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  • Ted

    There are soooooo many weasel words available when what people really want is juicy gossip. If the people involved – including any victim(s) involved – wanted further facts to be known, they would be.

    So stop digging for gossip while trying to pass it off as “concern.”

  • Jamie whiteley

    Amen. If there were no legal charges filed; than I don’t think it’s any of our business. Two people lost their jobs after an intense investigation. Done. Why keep rooting around in the garbage? Boredom?

  • Christi Caughey

    You have it right! To label a person over an action that is okay in the rest of the world but not in a church organization is still labeling them! You are asking for something to gossip about! Leave it alone!

  • Tom Rightmyer

    The usual causes of mis conduct are money (a past national church Treasurer was convicted of stealing church money), sex (bu the ages suggest not), or abuse of power. Absent any evidence I think tha may be part of the problem.

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  • Robert Coates

    No charges, no facts, not even the usual invisible, anonymous “victim” to pity. Apparently, the Church has descended to shooting people out of a cannon with no excuse at all. I refuse to judge people or make presumptions without evidence. I hope they sue. I have lost all confidence in our new PB.

  • Garson Abuita

    The fact that the Church is being so circumspect about it may be a sign that they’re trying to ward off litigation, or that there’s something already settled, or a nondisclosure agreement (as the article notes). Nevertheless, the part of the Church’s statement that the employees “failed to live up to the Church’s standards of personal conduct in their relationships with employees” makes it sound like this is at least in part about sexual harassment.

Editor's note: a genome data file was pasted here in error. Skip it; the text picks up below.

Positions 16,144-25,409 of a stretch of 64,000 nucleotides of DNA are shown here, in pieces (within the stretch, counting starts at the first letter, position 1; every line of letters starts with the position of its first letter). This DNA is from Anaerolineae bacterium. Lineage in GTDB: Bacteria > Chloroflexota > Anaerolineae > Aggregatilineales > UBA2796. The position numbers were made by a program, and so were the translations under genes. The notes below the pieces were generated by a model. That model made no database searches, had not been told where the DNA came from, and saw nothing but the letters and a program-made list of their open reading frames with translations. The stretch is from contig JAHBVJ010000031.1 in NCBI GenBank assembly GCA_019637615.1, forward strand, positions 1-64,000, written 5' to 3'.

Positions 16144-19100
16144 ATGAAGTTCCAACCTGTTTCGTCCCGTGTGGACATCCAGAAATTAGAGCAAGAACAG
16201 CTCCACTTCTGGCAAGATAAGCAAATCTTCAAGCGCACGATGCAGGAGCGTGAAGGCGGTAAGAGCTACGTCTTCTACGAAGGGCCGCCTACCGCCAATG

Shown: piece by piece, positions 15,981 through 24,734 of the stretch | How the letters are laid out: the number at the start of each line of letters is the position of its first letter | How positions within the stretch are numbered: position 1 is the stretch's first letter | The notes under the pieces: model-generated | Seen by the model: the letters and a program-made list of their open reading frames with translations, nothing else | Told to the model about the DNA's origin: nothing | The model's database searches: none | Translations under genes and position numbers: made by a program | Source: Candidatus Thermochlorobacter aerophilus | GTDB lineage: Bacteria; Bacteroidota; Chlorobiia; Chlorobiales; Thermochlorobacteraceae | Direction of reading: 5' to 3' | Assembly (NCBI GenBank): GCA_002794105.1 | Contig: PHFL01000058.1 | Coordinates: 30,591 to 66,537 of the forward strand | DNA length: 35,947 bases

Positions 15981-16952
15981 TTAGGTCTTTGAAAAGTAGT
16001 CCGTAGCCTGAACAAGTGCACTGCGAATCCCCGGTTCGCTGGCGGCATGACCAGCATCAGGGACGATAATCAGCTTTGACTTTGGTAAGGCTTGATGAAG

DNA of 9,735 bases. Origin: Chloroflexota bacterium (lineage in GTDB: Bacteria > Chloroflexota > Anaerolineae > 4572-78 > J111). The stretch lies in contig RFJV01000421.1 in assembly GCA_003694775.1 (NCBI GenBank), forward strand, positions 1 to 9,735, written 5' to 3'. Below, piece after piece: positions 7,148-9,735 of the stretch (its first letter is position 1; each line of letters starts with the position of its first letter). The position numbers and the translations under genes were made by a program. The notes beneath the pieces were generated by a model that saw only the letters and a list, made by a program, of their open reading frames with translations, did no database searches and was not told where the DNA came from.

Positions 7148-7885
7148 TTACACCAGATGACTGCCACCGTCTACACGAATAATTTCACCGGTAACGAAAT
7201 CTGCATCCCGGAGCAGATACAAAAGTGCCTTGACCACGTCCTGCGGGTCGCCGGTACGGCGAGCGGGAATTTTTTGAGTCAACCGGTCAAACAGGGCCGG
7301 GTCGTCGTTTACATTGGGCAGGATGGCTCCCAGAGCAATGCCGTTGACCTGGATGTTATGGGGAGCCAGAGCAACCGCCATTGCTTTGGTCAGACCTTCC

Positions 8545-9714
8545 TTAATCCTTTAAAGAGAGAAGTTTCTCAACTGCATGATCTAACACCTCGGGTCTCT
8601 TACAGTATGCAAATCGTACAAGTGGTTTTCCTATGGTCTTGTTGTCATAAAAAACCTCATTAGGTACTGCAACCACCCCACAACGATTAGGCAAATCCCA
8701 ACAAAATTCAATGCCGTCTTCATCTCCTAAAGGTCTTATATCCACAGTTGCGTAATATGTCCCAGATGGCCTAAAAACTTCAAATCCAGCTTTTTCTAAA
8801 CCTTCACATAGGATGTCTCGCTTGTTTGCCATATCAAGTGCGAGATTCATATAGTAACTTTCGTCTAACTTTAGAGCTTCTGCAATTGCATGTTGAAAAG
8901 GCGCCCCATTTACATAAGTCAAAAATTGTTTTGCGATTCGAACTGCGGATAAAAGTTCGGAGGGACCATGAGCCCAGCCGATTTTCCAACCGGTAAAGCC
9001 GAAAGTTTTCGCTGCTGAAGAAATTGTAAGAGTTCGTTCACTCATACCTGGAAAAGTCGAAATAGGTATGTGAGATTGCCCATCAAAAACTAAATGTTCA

• Tom Downs

    Who asked you to judge or presume anything? There is a personel policy. It was followed. This stuff happens every day. The difference in the Episcopal Church is that the Church is walking the “second mile” to make sure everyone directly involved is treated fairly and genuinely cared for; it’s as open as it needs to be. That’s a good thing.
    This is a far cry from the stories of sexually missbehaving Catholic priests. These individuals in question will carry this on their resume and job references from the Episcopal Church.

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  • Andrew Kadel

    For what it’s worth. The bishops of the Episcopal Church met a few weeks before these firings were announced. (The three had been suspended in December). At least one of these bishops told a group of priests that there was a brief presentation to them on the issue. They were told that the matters being investigated were that one was being accused of “financial misconduct” another of “sexual misconduct” and the third of “creating a destructive (sic) work environment” However, it was not said which was accused of what, and the implication was that each was only being investigated in one of those areas.

  • Pegram Johnson, III

    I agree with the early comments: this is another attempt to make a news story of something that happens every day in the corporate world. I trust the PB. I have heard bad things about one of the three for years. Anything that puts out church in a bad light is popular amongst some of
    the populace – – the same ones who call the PB a heretic and counted the number of times the previous PB did not use the name of Jesus in sermons and lectures.

  • Doug Desper

    Let’s remember that “openness” has not characterized this Church lately. Financial figures were blacked out of a presentation given to the Executive Committee. A drunken bishop killed a cyclist AFTER the previous Presiding Bishop and diocesan knew that she had problems before they consecrated her. And let’s not forget that General Convention voted to start the process to move the Manhattan headquarters “815”. That was in 2012 and so far has not been heeded.

    Sorry — but there are legitimate concerns about truth-telling.